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A book, Chinese aerobics, a garden

 Portland continues to uncurl to me. I’m discovering what it’s like to be free of wage-earning employment, moving forward on my current writing project. Yesterday I received a copy of a book of poetry written by homeless women in Seattle. Monday and Tuesday I attended the Chinese Aerobics, and this afternoon a new friend took me to the Japanese Gardens.

The book (a gift from Devorah) is Beloved Community: The Sisterhood of Homeless Women in Poetry, and it is raw, honest, and bristling with laughter and rebellion. Most of the poems are not about the hardships of being a homeless woman, but about people the homeless women love, share their lives with, worry about. Crysta Casey’s poem, “Karen (1951-1995)” begins, “If you die on me/ I will spit/ on your grave/ to make/ the weeds grow.” Another of Casey’s includes this:

I woke once to my husband

bare-ass naked on all fours,

pawing the wooden floor

with his bowie knife.

I called him

out of sleep as he fought

the dreamed enemy

and later, fully awake,

he walked into the woods

with a bottle of whiskey

and all his pills.

Images come as surprises: “Trying to get close to my mother was like/ getting close with a vacuum sweeper./ And being close with my father/ has been being close with a lawn mower” (Catherine Hunt). Carol Fallman’s title makes me laugh: “Bag Lady Fashion Update.” I love this short one by Reneene Robertson: “Mystics go/ To the mountains/ Because/ Having visions/ In the City/ Can get you/ Beat up/ and/ Locked up.” Or here is Rango’s “recipe for seattle bean soup: put beans in a pot. when rain stops, light fire.” There are poems about insomnia, about mental hospitals, about drinking, about rebellion, and about tender connections between people who have been kicked aside. My favorite is this one, by Marion Sue Fischer: “WILL I EVER/ live somewhere/ Where the hallways/ don’t betray evidence/ of/ Someone/ Beyond/their/Breaking/Point?” It’s my favorite because that’s what most homeless people are: people who’ve gone beyond their breaking point. These poems are answers for people who insist everything happens for a reason and you never get more than you can handle. If you know a person who spouts this claptrap, click on the link and order them a copy of this book, as a reality check. Proceeds from sale of the book support the organization that pulled this anthology together: WHEEL (Women’s Housing, Equality and Enhancement League) in Seattle.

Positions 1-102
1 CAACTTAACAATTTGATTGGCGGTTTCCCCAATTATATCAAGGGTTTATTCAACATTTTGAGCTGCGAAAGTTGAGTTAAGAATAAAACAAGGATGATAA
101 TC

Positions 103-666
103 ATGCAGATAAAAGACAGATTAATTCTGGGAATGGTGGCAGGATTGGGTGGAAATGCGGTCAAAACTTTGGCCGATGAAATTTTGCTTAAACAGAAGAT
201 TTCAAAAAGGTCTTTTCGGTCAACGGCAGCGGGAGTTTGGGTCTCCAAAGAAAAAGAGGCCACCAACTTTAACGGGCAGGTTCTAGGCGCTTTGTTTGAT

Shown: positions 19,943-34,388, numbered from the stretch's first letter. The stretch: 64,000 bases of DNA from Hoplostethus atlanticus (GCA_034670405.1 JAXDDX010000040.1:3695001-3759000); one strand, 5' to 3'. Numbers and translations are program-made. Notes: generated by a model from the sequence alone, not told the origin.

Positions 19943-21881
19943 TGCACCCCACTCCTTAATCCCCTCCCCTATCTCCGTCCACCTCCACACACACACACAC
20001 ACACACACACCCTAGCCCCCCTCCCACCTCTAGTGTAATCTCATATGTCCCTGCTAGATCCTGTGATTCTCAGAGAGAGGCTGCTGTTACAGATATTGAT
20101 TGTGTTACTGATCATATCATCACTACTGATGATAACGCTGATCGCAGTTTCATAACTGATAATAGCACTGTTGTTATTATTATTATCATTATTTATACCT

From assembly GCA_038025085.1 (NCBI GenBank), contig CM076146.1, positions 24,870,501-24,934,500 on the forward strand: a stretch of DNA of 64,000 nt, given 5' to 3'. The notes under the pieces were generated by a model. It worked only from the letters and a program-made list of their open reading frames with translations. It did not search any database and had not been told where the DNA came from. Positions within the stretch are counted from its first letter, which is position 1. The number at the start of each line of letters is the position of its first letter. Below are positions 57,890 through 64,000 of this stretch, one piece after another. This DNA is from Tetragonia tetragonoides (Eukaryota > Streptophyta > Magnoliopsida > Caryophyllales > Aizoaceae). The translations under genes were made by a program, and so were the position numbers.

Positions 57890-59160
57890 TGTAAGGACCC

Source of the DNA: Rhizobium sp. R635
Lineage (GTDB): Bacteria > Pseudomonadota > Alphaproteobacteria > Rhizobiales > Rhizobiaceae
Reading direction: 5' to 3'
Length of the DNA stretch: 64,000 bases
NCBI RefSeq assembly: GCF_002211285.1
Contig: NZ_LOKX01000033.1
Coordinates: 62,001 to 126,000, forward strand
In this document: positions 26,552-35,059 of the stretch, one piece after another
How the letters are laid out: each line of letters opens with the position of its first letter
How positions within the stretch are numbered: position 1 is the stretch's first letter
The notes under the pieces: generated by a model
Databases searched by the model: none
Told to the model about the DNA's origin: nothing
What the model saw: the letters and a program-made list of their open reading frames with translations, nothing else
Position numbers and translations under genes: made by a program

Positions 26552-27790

The population of the building where I now live is about 1/4 Chinese, and every morning at 10 a.m. about a dozen Chinese people (and anybody else who wants to join them) meet for ten minutes of Tai Chi and forty minutes of Aerobics led by an ageless Chinese gentleman with gray hair and black eyebrows like birds’ wings in flight. It’s a well-designed sequence of stretches and exercises to increase flexibility and stamina, improve balance, and stimulate circulation, followed by vigorous self-massage stimulating pressure points up and down the legs and arms and all over the face and head, all to the accompaniment of upbeat pop Chinese music. I especially love the part I think of as jelly-belly, where we interlace our hands, cup them over or under whatever we have in the way of a belly, and then stand in place and jiggle. Actually the whole sequence is brilliant. It includes some running in place, actions that simulate rowing a boat, throwing a net, digging a garden, sweeping, picking fruit off a tree, and swimming, along with some martial arts moves, one-legged kicks in the four directions, and a chance to kick yourself in the butt (using the heel of the opposite foot). It’s sufficiently challenging that I’m sore from it, and I’m planning to take a writing break at 10 a.m. each day so I can go.

And the Japanese Gardens? Have a look at this photo gallery. I don’t suppose any of these photos was made in February, but there was a calm, subtle quiet in the garden today. The azaleas, rhododendrons, and weeping cherries are all swollen with buds. The “mountain was out,” as they say here when the sky clears and Mt. Hood is visible, sharply etched with shadows as in this photograph.

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3 responses to “A book, Chinese aerobics, a garden”

  1. mina olen says:

    ur living the dream

  2. chris says:

    wonderful post. i myself joined in a chinese aerobics class this morning in san francisco. as a physical therapist, I am greatly interested in learning more about this form of exercise. Any suggestions?

  3. Kathryn says:

    Chris, you’re welcome to come to Portland and check it out. The class still happens every weekday at 10 a.m. I don’t know anything more about the system than I did when I first encountered it, but it keeps my Chinese neighbors fit and active. I think it’s an excellent system for a physical therapist, and I hope you learn more about it.

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